Triadvocates Navigator: 2022 Arizona Primary Election

July 08,2022 | TRIADVOCATES

July 8, 2022

Arizona 2022 Primary Election

Ready or Not, Here it Comes… 

The August 2nd Arizona primary election is just a few weeks away. This election comes with brand new congressional and legislative districts redrawn using the 2020 Census data. The primary election showcases new political maps, crowded races, tough rivalries among incumbents, come back attempts and first-time candidates. GOP candidates will test the power of the Trump contingent against the more traditional conservatives. Democrats will pit progressive candidates against moderate business-friendly Democrats.


Politicos predict the new district lines will favor Republican candidates and expect the current narrow Legislative majority margins to expand in favor of the GOP. The new lines create 17 districts that favor the GOP, 10 that lean to the Democrats, and 3 that are truly competitive. The issues candidates are stressing include the economy/inflation, education funding, border security, election integrity, and now reproductive rights.


 Below you can find additional information for the full list of:

Key Arizona 2022 Primary Election Dates:

  • Wednesday, July 6 - First day for counties to mail ballots and in-person early voting begins
  • Friday, July 22 at 5:00 p.m. - Deadline for registered voters to request ballot-by-mail
  • Tuesday, July 26 - Recommended deadline to return ballots by mail
  • Tuesday, August 2nd - Arizona primary election day – all ballots must be received by 7:00 p.m. 

Make a Voting Plan 
 ­­The deadline to register to vote in the Arizona primary election was July 5. To check your voter registration status, find polling locations, request a Ballot-by-Mail and track the status of your ballot please visit My.Arizona.Vote.


Please check with your County Recorder for more information - they are your go-to sources for correct and up-to-date information related to elections. Independent voters or voters not affiliated with a political party can participate in the August 2nd primary election by selecting which political party ballot they want to complete.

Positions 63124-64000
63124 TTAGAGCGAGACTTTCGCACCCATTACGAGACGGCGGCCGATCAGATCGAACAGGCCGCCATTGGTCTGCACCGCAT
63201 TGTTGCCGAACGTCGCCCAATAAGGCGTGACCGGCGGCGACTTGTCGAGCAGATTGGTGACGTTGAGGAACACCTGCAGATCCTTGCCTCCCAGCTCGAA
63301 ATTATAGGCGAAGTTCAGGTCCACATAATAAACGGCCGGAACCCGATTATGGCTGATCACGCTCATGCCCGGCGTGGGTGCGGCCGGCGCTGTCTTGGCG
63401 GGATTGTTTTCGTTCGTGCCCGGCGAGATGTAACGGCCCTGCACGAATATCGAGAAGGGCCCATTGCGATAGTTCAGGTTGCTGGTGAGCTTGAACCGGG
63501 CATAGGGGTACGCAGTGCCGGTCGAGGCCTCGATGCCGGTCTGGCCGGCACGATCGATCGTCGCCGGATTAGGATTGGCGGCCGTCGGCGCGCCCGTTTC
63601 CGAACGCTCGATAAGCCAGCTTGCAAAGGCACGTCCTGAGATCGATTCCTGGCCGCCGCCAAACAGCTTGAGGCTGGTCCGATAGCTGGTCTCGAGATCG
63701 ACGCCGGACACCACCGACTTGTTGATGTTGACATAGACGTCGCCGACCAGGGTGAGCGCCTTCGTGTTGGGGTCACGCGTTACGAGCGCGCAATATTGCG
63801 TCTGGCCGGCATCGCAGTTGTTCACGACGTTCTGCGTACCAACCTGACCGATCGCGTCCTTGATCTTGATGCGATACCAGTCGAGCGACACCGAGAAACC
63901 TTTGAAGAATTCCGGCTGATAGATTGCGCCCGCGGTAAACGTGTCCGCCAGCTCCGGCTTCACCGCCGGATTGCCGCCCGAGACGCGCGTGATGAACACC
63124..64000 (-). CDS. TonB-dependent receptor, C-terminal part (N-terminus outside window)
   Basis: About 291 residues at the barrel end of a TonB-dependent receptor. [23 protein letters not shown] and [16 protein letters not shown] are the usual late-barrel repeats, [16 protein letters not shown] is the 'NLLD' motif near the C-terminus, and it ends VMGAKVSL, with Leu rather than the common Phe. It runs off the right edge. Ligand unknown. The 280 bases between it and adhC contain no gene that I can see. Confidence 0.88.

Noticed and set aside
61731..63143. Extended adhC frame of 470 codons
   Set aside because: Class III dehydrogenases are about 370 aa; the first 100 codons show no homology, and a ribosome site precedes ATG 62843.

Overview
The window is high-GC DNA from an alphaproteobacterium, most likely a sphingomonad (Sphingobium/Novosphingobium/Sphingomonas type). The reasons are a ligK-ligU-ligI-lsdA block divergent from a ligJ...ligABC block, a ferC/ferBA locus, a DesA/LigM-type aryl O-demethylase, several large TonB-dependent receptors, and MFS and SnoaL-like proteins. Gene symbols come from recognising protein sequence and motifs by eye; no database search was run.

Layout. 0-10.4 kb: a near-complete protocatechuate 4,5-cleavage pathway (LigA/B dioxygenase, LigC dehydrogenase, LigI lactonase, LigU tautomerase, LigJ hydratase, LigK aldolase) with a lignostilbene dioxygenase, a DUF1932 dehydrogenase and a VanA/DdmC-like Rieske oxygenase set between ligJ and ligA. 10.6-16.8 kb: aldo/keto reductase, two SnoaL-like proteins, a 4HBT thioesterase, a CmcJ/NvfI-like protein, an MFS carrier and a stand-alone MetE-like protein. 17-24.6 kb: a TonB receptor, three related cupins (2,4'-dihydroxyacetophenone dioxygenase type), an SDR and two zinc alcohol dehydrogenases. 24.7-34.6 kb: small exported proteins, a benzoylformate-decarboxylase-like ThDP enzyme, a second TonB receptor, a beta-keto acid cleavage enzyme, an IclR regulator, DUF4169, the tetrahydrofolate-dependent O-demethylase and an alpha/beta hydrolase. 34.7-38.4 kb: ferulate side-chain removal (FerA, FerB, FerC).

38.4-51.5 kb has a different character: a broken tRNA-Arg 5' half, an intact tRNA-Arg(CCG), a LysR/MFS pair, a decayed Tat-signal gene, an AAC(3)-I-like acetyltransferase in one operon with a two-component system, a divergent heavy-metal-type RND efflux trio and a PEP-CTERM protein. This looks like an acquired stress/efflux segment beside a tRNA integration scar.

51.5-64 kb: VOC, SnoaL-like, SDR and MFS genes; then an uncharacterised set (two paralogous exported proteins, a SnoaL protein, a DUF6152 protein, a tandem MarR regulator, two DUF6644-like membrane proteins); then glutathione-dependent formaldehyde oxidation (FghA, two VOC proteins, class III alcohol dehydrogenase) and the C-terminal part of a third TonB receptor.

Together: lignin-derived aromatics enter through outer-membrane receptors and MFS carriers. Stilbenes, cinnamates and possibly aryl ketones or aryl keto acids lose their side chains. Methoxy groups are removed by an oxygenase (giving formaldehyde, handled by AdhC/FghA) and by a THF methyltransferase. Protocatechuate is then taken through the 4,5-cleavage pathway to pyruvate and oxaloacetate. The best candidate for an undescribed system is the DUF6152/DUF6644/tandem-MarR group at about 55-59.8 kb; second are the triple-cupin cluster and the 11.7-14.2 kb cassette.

Legislative Primary Races Turn-Over:

The Legislature consists of a total of 90 seats - 30 in the Senate and 60 in the House. This cycle, every candidate is running in a new district. In some races incumbents from different districts are now competing for the same seat in the primary. With 25 legislators deciding not to seek reelection, we know with certainty that turn-over at the Capitol will be at a record high. The 2023 legislative session will welcome many new faces, resulting in a deficit of institutional knowledge.


Some Candidates Have Already Won

Some legislative candidates face very limited competition or no race at all. Nearly one-third of the 30 Senate seats have no primary or general election opponents, except for a couple of write-in candidates.

Senate incumbents with a clear path to victory:

  1. Warren Petersen, R–LD 14 (Gilbert)
  2. David Gowan, R–LD 19 (Safford, Sierra Vista, Douglas)
  3. Sine Kerr, R–LD 25 (Buckeye, Wellton, Southeast Yuma)
  4. Sonny Borrelli, R–LD 30 (Lake Havasu City, Kingman)
  5. Theresa Hatathlie, D–LD 6 (North and East Arizona)
  6. Sally Ann Gonzales, D–LD 20 (West and Central Tucson)
  7. Raquel Terán, D-LD 26 (West Phoenix, Glendale)
  8. Rosanna Gabaldón, D–LD 21 (Bisbee, Nogales, Arivaca) – Faces write-in candidate in primary